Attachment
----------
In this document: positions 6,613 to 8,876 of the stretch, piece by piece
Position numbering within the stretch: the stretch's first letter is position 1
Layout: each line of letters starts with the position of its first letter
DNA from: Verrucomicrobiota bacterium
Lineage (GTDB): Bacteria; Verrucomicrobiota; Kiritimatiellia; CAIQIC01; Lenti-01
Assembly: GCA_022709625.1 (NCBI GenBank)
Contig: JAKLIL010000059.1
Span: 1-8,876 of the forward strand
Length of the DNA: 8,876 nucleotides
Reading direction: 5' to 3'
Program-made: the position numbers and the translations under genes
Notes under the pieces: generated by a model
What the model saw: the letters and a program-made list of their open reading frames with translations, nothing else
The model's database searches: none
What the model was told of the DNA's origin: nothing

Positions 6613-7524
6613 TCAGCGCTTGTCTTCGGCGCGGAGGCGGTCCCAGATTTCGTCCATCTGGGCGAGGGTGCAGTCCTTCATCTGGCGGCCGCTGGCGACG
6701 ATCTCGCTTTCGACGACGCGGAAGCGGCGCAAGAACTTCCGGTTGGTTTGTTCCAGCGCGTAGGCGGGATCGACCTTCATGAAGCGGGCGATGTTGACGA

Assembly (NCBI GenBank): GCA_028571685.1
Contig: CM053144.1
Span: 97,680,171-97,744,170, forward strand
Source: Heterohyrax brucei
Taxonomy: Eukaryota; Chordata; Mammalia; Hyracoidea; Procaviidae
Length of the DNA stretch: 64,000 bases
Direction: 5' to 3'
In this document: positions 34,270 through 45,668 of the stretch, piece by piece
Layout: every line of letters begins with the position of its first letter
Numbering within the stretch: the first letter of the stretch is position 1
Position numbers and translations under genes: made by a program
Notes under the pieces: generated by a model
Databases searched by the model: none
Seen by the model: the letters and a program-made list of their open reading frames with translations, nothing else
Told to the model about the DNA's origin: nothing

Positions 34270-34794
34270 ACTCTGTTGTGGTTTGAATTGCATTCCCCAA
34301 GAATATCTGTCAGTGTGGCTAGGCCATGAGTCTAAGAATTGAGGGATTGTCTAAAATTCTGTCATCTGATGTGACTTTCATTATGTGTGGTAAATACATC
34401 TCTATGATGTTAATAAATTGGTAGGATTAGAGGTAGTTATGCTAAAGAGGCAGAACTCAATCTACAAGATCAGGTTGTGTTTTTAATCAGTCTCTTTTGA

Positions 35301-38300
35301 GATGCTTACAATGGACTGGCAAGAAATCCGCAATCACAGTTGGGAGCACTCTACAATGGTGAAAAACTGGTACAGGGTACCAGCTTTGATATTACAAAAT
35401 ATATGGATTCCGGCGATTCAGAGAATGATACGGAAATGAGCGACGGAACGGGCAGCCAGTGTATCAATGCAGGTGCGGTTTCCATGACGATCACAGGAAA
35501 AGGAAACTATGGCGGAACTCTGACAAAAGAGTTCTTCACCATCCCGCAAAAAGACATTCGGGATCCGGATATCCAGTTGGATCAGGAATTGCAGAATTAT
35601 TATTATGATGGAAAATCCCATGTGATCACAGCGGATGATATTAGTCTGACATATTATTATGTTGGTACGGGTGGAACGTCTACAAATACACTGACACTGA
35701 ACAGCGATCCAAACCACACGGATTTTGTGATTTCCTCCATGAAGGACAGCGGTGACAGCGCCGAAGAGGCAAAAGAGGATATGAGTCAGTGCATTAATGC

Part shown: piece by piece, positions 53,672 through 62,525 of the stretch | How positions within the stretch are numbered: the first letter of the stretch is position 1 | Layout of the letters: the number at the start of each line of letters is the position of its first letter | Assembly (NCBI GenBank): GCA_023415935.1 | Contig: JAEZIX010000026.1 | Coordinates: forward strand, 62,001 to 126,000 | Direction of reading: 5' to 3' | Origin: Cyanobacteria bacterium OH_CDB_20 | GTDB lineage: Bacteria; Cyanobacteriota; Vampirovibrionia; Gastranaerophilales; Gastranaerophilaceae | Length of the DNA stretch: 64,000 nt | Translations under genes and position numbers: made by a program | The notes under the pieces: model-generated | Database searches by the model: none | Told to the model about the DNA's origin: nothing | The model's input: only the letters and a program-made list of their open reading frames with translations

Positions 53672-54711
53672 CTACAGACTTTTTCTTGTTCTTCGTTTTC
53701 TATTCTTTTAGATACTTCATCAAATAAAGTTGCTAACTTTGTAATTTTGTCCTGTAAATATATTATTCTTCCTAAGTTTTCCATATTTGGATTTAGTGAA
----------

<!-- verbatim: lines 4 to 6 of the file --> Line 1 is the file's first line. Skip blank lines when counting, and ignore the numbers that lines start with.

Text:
DNA from: Verrucomicrobiota bacterium
Lineage (GTDB): Bacteria; Verrucomicrobiota; Kiritimatiellia; CAIQIC01; Lenti-01
Assembly: GCA_022709625.1 (NCBI GenBank)